Deputy v. cruiser windshield: pleads guilty to misdemeanor
Former Claiborne County Sheriff’s deputy Noah Arnwine pleaded guilty on April 8 to a misdemeanor in what some have characterized as a bizarre event.
Arnwine was riding shotgun during a return inmate transport trip when he apparently decided to play a game of Russian Roulette with traffic along I-75 north near the Tennessee/Philadelphia exit. He pulled out his personal .38 caliber Ruger, emptied all but one chamber, pointed the gun at the windshield and pulled the trigger, according to CCSO deputy Cody Lankford, who was driving the cruiser at the time.
Lankford said the bullet pierced the windshield and whizzed into rush-hour traffic. He described the incident to his supervisor, former assistant chief deputy Mark Ellis, who recorded the conversation.
“I slowed down to like 40 on the Interstate, waiting for somebody to just wreck and start flipping end over end because they got the back of their head blown off. It really freaked me out, but I don’t think anybody got hurt. It’s just the principle that he’s that stupid, and it kind of worries me,” said Lankford, on the recording. “Between the muzzle flash and being temporarily deafened, it took me a second to think of what exactly to do…may need to call hospitals around Philadelphia, Tennessee, and make sure no one showed up with an unexplained bullet wound.”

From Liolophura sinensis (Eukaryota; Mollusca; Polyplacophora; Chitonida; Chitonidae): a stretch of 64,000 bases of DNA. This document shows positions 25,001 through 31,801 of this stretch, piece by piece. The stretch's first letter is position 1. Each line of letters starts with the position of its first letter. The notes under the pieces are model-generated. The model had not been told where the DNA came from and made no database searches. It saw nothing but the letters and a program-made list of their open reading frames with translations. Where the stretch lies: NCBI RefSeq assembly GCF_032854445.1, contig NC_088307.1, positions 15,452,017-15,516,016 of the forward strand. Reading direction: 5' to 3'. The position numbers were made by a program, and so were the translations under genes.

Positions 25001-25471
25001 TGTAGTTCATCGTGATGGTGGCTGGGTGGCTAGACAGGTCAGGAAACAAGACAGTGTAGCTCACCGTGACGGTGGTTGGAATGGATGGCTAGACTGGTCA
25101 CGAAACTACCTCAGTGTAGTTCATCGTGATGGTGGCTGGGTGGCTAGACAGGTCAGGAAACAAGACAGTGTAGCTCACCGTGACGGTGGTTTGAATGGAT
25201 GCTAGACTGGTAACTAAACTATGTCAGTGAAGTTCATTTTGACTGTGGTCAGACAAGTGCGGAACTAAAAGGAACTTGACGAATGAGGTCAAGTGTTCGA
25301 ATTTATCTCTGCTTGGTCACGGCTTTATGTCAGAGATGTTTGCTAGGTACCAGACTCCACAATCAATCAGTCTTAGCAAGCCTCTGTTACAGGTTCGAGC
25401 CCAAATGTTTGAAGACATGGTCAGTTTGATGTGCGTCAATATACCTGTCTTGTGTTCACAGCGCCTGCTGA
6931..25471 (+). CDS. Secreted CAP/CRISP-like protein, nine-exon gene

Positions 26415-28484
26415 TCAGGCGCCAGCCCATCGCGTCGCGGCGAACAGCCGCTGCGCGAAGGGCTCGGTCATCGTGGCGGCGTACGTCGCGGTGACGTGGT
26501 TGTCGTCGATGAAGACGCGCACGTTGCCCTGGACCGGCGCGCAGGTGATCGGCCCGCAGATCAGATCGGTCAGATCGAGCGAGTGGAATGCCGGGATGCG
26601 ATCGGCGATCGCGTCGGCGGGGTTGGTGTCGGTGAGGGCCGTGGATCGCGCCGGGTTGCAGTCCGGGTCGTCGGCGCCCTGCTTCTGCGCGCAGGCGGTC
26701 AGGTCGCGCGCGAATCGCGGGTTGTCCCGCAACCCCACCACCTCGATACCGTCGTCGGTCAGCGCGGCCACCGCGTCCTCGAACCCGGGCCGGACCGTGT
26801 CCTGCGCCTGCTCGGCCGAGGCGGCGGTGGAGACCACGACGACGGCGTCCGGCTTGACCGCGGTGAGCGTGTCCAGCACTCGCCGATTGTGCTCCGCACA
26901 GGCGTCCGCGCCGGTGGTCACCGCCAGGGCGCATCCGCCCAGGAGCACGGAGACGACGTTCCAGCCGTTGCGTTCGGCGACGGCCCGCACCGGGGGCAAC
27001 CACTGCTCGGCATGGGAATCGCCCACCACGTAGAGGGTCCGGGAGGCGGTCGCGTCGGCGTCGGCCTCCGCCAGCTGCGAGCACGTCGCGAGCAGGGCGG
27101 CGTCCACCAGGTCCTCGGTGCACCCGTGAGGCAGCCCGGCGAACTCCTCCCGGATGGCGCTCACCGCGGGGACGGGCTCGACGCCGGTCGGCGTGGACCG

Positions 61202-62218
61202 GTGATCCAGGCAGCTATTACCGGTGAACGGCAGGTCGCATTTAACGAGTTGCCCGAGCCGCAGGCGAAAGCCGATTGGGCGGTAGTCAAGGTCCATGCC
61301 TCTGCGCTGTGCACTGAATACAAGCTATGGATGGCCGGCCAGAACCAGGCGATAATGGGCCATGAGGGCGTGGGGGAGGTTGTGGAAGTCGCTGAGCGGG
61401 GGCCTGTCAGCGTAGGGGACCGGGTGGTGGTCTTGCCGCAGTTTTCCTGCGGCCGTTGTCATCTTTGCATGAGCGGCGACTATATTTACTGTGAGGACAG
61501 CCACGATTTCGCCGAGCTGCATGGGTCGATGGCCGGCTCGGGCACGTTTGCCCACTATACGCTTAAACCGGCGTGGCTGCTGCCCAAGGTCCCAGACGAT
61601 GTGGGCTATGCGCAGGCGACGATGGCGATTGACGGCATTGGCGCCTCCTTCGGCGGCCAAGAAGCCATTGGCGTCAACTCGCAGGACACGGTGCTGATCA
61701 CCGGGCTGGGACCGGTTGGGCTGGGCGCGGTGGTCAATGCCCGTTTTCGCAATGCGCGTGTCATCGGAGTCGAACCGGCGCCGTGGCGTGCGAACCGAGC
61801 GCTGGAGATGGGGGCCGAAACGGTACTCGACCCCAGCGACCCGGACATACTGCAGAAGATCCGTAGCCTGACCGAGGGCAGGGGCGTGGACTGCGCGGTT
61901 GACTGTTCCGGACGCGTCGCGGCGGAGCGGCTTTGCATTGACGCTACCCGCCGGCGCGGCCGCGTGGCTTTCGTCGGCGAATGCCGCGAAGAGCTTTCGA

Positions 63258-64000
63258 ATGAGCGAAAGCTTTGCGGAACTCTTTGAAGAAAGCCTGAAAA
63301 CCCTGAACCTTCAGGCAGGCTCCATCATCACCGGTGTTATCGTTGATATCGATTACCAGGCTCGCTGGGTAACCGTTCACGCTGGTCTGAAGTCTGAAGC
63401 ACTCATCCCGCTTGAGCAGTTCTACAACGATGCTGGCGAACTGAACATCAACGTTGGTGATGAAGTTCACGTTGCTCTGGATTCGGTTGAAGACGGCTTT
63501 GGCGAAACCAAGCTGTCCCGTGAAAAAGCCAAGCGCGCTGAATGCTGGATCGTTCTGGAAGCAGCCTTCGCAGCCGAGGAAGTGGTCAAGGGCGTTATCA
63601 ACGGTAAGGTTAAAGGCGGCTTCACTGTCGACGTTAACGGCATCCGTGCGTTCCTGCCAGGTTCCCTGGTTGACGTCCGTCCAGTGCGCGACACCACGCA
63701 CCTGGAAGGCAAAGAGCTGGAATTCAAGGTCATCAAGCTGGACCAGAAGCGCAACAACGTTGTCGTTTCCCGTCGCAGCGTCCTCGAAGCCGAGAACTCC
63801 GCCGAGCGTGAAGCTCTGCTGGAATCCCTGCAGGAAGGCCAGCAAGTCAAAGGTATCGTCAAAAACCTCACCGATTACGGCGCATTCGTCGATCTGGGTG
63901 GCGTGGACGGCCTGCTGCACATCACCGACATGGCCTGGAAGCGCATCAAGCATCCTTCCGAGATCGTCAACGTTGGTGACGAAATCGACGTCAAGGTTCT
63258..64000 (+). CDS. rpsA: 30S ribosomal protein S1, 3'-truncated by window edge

Ellis says he recommended that Arnwine be fired and charged with a felony. However, according to Ellis, Claiborne Sheriff Bob Brooks ignored the advice and kept the shooting quiet.
Arnwine managed to keep his badge for another 9 months. He was terminated just prior to a TBI probe into the incident. The official reason for his dismissal was his apparent refusal to follow an order to work in the jail tower.
The case crept along for nearly 18 months, being bandied back and forth by the attorneys general for the two counties, which are in separate Judicial Districts. It seems Arnwine fired his gun somewhere near the Loudon/Monroe county line.
It was finally decided that Loudon County would handle the case.
Arnwine, 21, charged with felony reckless endangerment, pleaded guilty to a misdemeanor count of the same charge. He was sentenced to 11 months, 29 days unsupervised probation with a $2 fine. Arnwine is also ordered to complete a gun safety course and to perform community service.
It took less than 3 hours from the time Arnwine turned himself in, was booked in jail and his plea agreement concluded.